128

I want to remove Videos and Music from the left side panel. But, I can't seem to find the option to do so. How do you do that?

enter image description here

2
  • I was able to rename them in the side pane by just renaming each folder in the main pane. Highlight, press F2, rename. You might try making a symlink to your NAS folders and putting that in your Home folder, replacing the unneeded default folders. Right-click a destination folder, choose 'Make link', and drag the link into the home folder. Rename it Music or whatever, and replace the defaults. Commented Nov 4, 2011 at 17:03
  • 1
    @ObsessiveFOSS Better bring it up to the GNOME devs.
    – jokerdino
    Commented Aug 27, 2012 at 11:51

9 Answers 9

69

Tested in Ubuntu 14.04

Those bookmarks are controlled by ~/.config/user-dirs.dirs and commenting out a lines configures the appearance of the list

As an example, to remove the Videos bookmark from the list change the line:

XDG_VIDEOS_DIR="$HOME/Videos"

to

#XDG_VIDEOS_DIR="$HOME/Videos"

Note:
After login the file ~/.config/user-dirs.dirs gets reverted to the original set by /etc/xdg/user-dirs.defaults. To prevent that make the file "read-only" either by right clicking and then properties > permissions or using the command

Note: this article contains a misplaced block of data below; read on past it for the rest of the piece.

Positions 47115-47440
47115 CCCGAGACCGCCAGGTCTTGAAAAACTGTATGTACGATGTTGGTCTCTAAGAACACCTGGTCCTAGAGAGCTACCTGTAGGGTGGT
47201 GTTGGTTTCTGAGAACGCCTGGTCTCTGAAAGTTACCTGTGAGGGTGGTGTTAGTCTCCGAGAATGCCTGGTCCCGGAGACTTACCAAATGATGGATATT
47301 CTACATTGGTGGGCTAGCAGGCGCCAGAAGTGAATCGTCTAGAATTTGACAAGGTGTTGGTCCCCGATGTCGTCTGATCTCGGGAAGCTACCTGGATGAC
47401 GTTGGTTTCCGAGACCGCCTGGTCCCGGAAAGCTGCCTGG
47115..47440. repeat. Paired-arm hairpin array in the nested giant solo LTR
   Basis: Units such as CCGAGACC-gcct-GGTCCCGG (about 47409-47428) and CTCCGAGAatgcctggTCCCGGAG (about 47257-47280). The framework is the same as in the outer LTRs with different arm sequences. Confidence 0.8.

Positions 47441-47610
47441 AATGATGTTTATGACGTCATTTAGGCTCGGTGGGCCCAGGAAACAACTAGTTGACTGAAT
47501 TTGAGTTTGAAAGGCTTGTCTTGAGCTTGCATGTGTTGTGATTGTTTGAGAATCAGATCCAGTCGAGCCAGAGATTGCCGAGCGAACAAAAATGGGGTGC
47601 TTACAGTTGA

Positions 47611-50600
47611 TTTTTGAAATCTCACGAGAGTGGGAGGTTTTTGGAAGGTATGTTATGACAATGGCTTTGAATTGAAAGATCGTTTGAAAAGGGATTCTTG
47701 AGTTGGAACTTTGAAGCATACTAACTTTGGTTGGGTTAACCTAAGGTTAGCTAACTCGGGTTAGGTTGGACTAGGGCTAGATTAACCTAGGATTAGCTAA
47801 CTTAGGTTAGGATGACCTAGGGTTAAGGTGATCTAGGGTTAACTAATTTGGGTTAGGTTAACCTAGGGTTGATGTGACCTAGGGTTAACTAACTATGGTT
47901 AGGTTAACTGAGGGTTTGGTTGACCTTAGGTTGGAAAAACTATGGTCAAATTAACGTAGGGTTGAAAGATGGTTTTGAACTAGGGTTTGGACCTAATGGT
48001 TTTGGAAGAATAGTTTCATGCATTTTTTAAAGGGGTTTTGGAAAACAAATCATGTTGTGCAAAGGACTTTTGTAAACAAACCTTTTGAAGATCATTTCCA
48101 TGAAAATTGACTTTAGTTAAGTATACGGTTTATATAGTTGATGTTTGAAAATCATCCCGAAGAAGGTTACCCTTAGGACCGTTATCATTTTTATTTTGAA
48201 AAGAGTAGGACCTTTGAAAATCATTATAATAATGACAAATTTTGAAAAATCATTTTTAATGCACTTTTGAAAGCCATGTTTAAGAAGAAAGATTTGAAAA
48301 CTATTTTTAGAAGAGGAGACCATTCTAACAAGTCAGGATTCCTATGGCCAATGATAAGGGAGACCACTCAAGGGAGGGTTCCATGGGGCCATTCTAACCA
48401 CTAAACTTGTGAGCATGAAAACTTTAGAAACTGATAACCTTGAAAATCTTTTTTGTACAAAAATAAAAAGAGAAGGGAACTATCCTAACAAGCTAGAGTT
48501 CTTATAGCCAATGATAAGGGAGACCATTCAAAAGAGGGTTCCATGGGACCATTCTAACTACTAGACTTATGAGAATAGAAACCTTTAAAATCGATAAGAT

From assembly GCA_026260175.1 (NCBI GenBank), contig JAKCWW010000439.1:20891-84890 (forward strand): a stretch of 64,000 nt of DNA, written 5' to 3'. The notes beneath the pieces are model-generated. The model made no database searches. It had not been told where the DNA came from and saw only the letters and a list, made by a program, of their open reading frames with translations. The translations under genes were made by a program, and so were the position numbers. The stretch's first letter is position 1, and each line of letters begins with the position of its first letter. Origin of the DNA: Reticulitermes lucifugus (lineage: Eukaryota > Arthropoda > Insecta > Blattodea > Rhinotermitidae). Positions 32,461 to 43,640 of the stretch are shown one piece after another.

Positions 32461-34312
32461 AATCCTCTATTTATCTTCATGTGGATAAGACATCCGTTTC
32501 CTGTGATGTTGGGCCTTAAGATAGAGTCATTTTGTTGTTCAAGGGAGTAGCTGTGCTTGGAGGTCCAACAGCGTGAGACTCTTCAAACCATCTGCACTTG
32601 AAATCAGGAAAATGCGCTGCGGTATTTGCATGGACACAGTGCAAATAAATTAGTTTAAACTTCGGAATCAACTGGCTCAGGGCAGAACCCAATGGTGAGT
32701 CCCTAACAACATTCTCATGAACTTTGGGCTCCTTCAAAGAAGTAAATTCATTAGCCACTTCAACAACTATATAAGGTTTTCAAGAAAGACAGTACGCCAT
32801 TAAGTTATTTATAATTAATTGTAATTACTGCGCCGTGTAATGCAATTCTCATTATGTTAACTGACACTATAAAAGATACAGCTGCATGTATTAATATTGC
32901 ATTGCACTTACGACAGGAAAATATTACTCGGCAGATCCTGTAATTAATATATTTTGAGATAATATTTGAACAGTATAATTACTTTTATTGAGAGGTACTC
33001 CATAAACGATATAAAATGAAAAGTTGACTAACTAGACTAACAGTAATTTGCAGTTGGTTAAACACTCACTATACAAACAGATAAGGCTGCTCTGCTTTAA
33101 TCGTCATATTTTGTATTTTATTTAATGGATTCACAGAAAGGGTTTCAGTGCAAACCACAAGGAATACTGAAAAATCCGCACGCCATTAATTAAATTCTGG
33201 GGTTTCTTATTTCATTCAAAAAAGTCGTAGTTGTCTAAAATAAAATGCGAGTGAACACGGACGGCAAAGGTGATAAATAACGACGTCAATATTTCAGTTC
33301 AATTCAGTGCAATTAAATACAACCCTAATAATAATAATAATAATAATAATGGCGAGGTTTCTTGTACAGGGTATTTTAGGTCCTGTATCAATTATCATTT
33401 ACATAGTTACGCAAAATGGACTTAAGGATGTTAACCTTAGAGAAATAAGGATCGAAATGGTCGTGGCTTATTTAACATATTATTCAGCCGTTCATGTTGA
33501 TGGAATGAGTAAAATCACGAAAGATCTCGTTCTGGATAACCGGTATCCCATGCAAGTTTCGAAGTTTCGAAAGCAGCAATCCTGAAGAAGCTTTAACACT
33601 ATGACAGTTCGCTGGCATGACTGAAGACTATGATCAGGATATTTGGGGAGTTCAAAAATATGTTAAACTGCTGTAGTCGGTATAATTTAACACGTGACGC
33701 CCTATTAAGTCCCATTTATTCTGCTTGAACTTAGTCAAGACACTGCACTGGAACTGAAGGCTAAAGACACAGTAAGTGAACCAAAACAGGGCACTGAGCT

chmod -w ~/.config/user-dirs.dirs

If you need to edit the file again do the opposite via Nautilus or use the command

chmod +w ~/.config/user-dirs.dirs

If you want to apply this to all users in your system change the file vim /etc/xdg/user-dirs.conf and set the option enabled to False. You need root permissions or this.

7
  • is this the same file as user-dirs.dirs file that is located at: /home/USERNAME/.config/user-dirs.dirs ? I cant find a DIR that is located at ~/.config/user-dirs.dirs Commented May 8, 2016 at 7:20
  • 1
    Commenting out is not the right solution (let alone changing the file permissions). Instead set e.g. XDG_VIDEOS_DIR="$HOME" to disable the videos user directory as other answers suggest. For a source, see freedesktop.org/wiki/Software/xdg-user-dirs/#settings .
    – balu
    Commented Jan 12, 2018 at 0:56
  • 2
    This doesn't work (for me, at least) on 16.04. @Ben's answer below does work.
    – mathandy
    Commented Feb 24, 2018 at 2:33
  • 1
    Didn't work on pop os 21.04 Commented Nov 2, 2021 at 9:58
  • @KirillStarostin and everybody else: also see the comments concerning ~/.config/gtk-3.0/bookmarks in this answer here: askubuntu.com/a/762597/1033332 this helped me with impish indri 21.10 Commented Dec 6, 2021 at 21:06
61

Open the file user-dirs.dirs in your ~/.config folder with your favorite text editor.

Comment out the line about the folder, which you do not want to be in the nautilus left pane. I commented about the Videos folder.

..........
..........